March started off with some fairly darned stellar running conditions. The trails were dry and the school track was even starting to look half usable. Volume has been increasing steadily and I've been trying to lengthen the interval sessions to get in some 15-20 minute tempo sets. The theory of reverse periodisation would stress increasing specificity as race season approaches, so that's what I've been trying to do, with the first race of 2017 a mere 6 weeks away (Yakima Skyline 50km - I should probably post this years planned races here at some point!). The weather this weekend has not helped however! Snowmageddon hit again late Friday, so it was back to hours of plodding yesterday! Still, I look at these as being character building and strength enhancing! Been in the gym regularly - deadlifts and squats mostly, but these long uphill slogs are another form of strength, plus they are mentally tough when the weather is seriously crap. EEOR yesterday with Piotr Babis was a bit of an ordeal but we got 'er done! The traverse through the rock band (snow band) was particularly sketchy.
Today was cold and the forecast doesn't look much better for the next week, but that can always change. Roll on Spring Break and a week in Moab, I say!
Weekly summary: interval session Thursday with 8 x 3 mins and 8 x 10 sec sprints.
Friday I did 21 km with 2 x 15 mins at tempo power.
Saturday Long run (mostly snow slog) EEOR summit from home - 1448m climbing, 18.5km
The rest was easy zone 1/2 running. 2 rest days.
A few pics.
The new Stryd power centre charts are great at showing progression in volume and intensity week to week.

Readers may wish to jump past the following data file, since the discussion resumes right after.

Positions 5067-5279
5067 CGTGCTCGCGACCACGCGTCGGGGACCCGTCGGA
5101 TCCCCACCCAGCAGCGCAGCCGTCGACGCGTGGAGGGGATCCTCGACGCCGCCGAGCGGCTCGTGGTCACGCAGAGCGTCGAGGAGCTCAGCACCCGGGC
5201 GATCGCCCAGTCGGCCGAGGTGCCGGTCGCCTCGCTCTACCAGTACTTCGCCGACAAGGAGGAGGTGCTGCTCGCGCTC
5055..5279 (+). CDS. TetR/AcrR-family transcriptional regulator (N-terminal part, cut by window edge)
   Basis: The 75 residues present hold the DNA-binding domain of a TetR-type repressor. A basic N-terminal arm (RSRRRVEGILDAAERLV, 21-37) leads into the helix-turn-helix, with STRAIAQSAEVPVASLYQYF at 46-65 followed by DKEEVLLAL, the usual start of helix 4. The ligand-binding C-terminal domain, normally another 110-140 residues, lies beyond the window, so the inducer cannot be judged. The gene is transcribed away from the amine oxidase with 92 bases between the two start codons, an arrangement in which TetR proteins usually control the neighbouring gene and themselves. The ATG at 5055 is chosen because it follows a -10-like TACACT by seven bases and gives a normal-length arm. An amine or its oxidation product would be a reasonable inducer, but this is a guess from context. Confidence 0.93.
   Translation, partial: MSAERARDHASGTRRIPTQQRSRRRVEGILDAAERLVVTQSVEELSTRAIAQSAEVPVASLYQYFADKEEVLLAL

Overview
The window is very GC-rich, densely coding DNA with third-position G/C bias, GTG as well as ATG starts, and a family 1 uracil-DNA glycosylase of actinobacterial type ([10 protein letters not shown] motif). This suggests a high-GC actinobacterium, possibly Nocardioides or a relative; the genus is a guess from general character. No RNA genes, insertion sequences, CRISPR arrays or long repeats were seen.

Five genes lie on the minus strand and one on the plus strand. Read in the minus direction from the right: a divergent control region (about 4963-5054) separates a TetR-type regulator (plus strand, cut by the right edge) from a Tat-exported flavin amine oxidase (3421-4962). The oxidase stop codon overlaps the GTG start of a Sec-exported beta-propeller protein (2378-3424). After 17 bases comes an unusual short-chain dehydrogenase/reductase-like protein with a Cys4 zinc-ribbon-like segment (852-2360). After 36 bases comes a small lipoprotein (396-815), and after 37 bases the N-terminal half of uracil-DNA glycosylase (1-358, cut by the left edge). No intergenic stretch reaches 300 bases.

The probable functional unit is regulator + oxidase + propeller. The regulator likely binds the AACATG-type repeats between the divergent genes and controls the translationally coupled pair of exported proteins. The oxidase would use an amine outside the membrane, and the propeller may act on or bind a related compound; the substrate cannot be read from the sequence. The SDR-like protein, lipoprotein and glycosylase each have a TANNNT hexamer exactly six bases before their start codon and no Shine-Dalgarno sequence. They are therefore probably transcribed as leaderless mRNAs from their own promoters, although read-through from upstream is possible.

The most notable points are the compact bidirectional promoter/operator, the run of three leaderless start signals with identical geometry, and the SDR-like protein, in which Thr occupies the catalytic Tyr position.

I think as a trail runner it's way too easy to get caught up in that one thing that we love to do, running! Last year, we had a lousy winter, but it did make for great early season running on dirt - and that was perfect leading into Western States; this year, by contrast, it hasn't been so easy to get out for long runs, as it's been cold, and definitely more snowy.
I'm still running 4 to 5 days per week, but making a conscious to mix it up a little, and the running focus early season has definitely been more on quality rather than quantity. As far as mixing it up goes, XC skiing and a bit of skimo have been great cross training.
The Thursday run group goes from strength to strength, and the interval sessions I arrange are making everyone faster! On the weekends I try to do another quality workout - last night for example I did 2 x 20 mins at tempo intensity, a 'double day', with an easy hour jog in the morning. Friday I didn't work but had a great day out on the planks at Bow Summit; 4 hours of non stop ski touring - 1000m + of laps with Adam, Laura and Donato, so to be able to get in that workout last night is encouraging. It's a long weekend, so I'll try to get in something longish today and see what tomorrow brings! Life ain't bad!
A few random pics below to go along with my babbling this morning.
This has been a chilly winter so far! As I write we are back in the deep freeze, highs forecast around -18C for the next few days. I still managed to get out today though - a jaunt up Ha Ling (2407m) with the dogs. I kept the intensity down - hiked up, jogged down. Pretty chilly up top - thank goodness no wind or it would have been brutal. Feeling pretty flat this morning - a long work week, probably less sleep than I should have had, and some decent interval sessions over the last couple of weeks are catching up, so time to have a couple of easier days! Thursday we did the Deadman's hill - "1 mile hill" x 4, followed by 3 x 30 second sprints. Really cold, so we bailed after the 4th interval, despite planning 5. Still a quality session.
Tomorrow I'm going to try to brave the weather for a long day - maybe try Grotto - which would be a 3-4 hour grunt I expect with the recent snow. Alternatively, I may look for some skimo action, but we'll see.
Looking at January Movescount numbers, I'm down on last year, but most of that looks to be ski touring related - just haven't had much opportunity to get out for those long ski days. As well, I've been focusing more on the intensity, which naturally leads to shorter, though quality, sessions.
JANUARY 2017 28 sessions (missed a few strength workouts); 34h 38m; 270km; 8700m ascent.